What’s your passion?
I want to write more. Let me streamline that a bit: I want to write more, send more of my work to an editor and/or agent, get published more, and make more money. You probably want something similar (that’s why you’re reading this, right?)
Now, I could ask myself, why aren’t I? However, a more interesting question that I’m pondering is, What pain am I willing to put up with in my life to work on my passion?
The pain is:
* the early mornings or late nights spend writing,
* the hours spent writing when I *should* be doing something else,
* the tough conversations about why I don’t have time to do ____ because I’m writing,
* the days that are so full that i have no mental energy left over at the end of the day to write,
* the fear that I’ll never make a “living wage” as a writer.
But you can’t win if you don’t play.
So, ask yourself, what pain are you willing to put up with in order to write?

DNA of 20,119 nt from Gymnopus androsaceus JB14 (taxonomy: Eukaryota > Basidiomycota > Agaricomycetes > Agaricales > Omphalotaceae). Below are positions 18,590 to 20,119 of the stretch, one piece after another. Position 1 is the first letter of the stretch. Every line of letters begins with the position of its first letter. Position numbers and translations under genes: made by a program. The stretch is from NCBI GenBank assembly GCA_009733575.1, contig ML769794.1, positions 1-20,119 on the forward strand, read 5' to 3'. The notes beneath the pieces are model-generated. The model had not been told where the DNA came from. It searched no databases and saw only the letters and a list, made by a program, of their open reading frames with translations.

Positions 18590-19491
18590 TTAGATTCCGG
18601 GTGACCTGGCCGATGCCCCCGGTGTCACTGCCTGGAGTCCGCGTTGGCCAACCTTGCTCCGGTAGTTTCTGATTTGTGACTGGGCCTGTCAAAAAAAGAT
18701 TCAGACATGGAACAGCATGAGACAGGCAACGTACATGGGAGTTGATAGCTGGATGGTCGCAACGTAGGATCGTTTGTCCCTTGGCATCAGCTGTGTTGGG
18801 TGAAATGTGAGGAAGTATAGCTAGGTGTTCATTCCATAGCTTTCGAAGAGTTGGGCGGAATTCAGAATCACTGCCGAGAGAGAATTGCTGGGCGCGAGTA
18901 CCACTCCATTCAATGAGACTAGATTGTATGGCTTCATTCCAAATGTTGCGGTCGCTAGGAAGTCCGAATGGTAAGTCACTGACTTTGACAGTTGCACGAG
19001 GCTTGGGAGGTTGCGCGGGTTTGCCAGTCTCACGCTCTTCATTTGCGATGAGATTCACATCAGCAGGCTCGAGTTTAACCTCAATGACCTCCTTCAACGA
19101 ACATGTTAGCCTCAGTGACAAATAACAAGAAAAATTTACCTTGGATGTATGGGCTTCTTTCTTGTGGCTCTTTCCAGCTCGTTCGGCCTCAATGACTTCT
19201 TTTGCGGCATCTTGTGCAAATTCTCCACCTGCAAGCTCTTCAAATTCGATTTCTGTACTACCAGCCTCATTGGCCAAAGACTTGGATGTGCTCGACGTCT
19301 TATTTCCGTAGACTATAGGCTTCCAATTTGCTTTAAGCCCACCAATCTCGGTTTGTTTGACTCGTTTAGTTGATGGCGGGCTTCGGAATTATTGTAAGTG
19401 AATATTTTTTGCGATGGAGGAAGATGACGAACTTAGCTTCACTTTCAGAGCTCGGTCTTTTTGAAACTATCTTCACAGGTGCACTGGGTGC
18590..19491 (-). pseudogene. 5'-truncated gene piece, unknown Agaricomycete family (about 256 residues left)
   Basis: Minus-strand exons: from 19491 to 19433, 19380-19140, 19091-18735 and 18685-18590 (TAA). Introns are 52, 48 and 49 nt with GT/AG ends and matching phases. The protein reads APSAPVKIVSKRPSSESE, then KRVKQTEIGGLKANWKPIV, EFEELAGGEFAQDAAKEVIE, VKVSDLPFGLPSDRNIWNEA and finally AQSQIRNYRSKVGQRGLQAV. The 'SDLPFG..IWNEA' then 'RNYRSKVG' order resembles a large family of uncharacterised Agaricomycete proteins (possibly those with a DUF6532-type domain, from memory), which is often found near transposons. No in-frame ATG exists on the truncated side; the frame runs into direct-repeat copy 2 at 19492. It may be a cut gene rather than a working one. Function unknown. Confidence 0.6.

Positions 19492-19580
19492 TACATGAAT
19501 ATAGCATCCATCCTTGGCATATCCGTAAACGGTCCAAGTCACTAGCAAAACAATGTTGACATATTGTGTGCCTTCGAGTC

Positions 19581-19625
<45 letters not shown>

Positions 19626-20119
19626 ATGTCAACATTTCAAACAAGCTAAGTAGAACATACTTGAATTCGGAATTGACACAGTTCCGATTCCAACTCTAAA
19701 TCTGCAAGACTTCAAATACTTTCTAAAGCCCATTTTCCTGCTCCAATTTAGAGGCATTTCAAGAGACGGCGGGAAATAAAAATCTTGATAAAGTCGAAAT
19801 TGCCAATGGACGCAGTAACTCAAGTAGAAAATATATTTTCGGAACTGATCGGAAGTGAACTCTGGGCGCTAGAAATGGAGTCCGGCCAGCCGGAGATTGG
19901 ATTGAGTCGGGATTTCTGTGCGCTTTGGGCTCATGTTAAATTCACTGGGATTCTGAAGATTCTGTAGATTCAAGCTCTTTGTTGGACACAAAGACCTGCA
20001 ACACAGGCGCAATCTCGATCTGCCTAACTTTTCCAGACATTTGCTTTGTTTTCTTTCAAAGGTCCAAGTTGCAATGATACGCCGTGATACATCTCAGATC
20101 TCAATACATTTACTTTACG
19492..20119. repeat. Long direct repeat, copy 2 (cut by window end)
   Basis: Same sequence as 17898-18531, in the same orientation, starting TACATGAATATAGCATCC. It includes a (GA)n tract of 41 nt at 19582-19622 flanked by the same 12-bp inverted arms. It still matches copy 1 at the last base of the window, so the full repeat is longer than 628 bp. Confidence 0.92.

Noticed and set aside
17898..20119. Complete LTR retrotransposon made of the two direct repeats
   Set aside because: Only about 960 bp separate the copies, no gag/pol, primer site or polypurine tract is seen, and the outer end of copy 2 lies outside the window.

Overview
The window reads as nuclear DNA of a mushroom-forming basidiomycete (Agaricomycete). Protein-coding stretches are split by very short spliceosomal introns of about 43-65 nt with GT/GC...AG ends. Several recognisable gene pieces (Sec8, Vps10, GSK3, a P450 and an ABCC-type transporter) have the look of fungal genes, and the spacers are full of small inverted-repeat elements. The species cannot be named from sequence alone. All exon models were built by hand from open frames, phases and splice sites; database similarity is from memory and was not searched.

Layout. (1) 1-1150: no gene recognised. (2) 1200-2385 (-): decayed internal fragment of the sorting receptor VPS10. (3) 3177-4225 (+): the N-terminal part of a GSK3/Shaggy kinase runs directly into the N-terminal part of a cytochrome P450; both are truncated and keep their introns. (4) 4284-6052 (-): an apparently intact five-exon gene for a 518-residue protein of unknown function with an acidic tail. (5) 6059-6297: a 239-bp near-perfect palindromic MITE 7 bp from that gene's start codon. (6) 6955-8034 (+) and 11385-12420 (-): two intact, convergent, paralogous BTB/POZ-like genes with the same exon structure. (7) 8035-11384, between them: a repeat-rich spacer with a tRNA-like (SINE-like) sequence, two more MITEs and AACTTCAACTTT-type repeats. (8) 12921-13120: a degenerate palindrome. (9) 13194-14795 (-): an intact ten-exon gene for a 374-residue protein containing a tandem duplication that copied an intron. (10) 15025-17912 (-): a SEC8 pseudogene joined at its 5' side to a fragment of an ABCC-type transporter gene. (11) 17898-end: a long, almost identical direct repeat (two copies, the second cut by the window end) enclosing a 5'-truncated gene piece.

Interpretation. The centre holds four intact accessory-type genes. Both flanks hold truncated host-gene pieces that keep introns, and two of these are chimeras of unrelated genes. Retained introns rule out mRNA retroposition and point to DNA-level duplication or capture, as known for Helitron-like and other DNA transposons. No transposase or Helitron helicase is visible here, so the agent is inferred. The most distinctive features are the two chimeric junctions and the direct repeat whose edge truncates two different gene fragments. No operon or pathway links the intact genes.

When you finish a piece, celebrate.
When you are working on a long piece, put small celebrations in place along the way.
When you achieve a step toward completing a difficult piece, celebrate.
Why is celebrating important? Celebrating your writing triumphs big and small is a way of honoring your work and yourself. It is a strategy that give you a resting place. We need resting places. In Minding The Muse, Priscilla Long says, “Once we experience the feeling of deep rest after completing a work, it’s natural to strive to get there again” (p. 10). If you never rest, you may give up writing.
It is about the attitude that we as women writers take toward our own work.
Celebrating is about our relation with our own work. Celebration brings joy into our writing life. Choosing to celebrate honors our work.
Today’s Challenge: Come up with a list of celebrations, big and small, that make you feel special. When you finish a piece, a step, a draft, reward yourself with something on your list.
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